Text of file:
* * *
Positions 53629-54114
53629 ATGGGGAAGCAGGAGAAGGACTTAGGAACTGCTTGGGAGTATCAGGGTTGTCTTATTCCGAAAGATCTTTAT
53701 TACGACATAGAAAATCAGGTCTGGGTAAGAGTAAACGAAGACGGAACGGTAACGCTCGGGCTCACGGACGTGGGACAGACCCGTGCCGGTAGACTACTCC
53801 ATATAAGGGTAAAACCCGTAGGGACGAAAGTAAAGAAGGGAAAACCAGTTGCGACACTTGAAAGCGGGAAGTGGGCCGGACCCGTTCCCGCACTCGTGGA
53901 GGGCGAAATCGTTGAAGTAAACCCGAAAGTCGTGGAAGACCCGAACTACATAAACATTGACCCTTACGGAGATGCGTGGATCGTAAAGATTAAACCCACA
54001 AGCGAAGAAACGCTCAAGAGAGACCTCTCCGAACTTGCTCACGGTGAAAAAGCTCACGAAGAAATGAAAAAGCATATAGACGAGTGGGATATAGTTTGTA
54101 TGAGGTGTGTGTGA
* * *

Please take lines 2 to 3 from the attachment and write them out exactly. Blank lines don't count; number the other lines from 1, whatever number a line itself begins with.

53629 ATGGGGAAGCAGGAGAAGGACTTAGGAACTGCTTGGGAGTATCAGGGTTGTCTTATTCCGAAAGATCTTTAT
53701 TACGACATAGAAAATCAGGTCTGGGTAAGAGTAAACGAAGACGGAACGGTAACGCTCGGGCTCACGGACGTGGGACAGACCCGTGCCGGTAGACTACTCC